Compound InterestYou know what drives me crazy? The completely inferior education being given to those talented children enrolled in Hogwarts School of Witchcraft and Wizardry.

Yes. They are magic children, but does that mean that they don’t need any training in language or math? Does science cease to be relevant if you can conjure matter out of thin air…. Or does it just get super interesting?

And the subjects they do take… what jobs are they being prepared for? Why is care of magical creatures REQUIRED for the first 3 years?! That has senior elective written all over it.

What they should really be teaching is the kind of practical magic that they’ll use every day of their adult lives.

Like the magic of compound interest.

You can believe me or not, but something that outwardly may seem pretty mundane is just as magic as anything you’d learn in a charms class.

Don’t believe me… well let’s start with some basics.

What is interest?

Interest is the ‘fee’ that you get paid if you lend someone your money. It’s inconvenient to not have your money, so when you give it to someone it’s natural to expect something in return… to repay you for that inconvenience.

So whenever there is a debt, or a lending of any sort… there is also ‘interest’.

You get it in your savings account, you see it applied to your credit card, it is a key part of your life… whether you know it or not.

Let’s start with the simple….

The most basic form of interest is ‘simple’ interest.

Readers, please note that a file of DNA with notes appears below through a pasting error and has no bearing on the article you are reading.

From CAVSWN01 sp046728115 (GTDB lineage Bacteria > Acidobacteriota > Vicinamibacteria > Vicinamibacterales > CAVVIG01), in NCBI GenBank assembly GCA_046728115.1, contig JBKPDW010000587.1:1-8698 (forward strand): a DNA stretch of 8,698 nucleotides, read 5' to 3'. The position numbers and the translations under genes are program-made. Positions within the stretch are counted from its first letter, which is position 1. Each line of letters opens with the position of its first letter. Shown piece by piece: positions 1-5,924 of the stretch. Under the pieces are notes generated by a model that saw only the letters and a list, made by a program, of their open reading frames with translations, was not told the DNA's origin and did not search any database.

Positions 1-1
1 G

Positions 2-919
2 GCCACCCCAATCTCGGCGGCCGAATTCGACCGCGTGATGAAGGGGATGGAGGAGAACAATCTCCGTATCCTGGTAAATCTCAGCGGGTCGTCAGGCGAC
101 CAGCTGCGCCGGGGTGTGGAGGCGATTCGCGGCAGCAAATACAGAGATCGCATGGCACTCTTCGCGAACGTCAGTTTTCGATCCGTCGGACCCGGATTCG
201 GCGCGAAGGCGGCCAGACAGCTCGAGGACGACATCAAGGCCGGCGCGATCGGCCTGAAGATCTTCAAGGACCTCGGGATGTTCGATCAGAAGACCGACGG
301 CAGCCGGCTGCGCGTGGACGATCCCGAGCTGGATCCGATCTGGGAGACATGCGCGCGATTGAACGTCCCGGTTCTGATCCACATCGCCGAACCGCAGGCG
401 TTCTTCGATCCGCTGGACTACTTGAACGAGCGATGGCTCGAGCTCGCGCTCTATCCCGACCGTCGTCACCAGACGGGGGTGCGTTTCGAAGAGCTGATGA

Let’s say Harry lent Ron 100 muggle dollars (I’m not going to use wizard money in analogies… because I have no idea what the ratio of knuts to sickles is….). Harry gladly gave his friend the money but insisted that he pay him 10% interest every month… until he got his muggle money back (which is kind of a jerk move since they’re best friends… but hey… it makes for a good lesson for you).

They agree that Ron will pay him with his birthday money one year from now… so here’s how the interest boils down over that year.

Compound Interest ChartIt’s simple. One year from now, Ron will pay Harry back 220 bucks, and while he might be questioning the true cost of being a sidekick, it’s pretty easy to understand the bill: 10% per month.

That’s why it’s called simple interest.

The magic of compounding

The magic starts when we add the word compounding.

So. At the same time Ron goes to Hermione for the same loan. Muggle cash.  100 dollars. Paid back in a year. But Hermione is different… she’s wicked smart (like, Ravenclaw smart) and offers the same deal as Harry, but sneaks the word ‘compound’ in there. Ron, with no awareness of the mess that he’s getting himself into (due to the terrible educational standards of his chosen institution) quickly agrees.

Here’s what happens…

Compound Interest Chart 2

Wait. What’s happening….?

Compound interest means that you’re paying interest… on the interest… instead of your interest payment just applying to the ‘original amount’ of 100 dollars (like in the simple interest). As Ron’s monthly interest payments get added to the pot, the next interest payment gets applied to the NEW POT, not the original amount.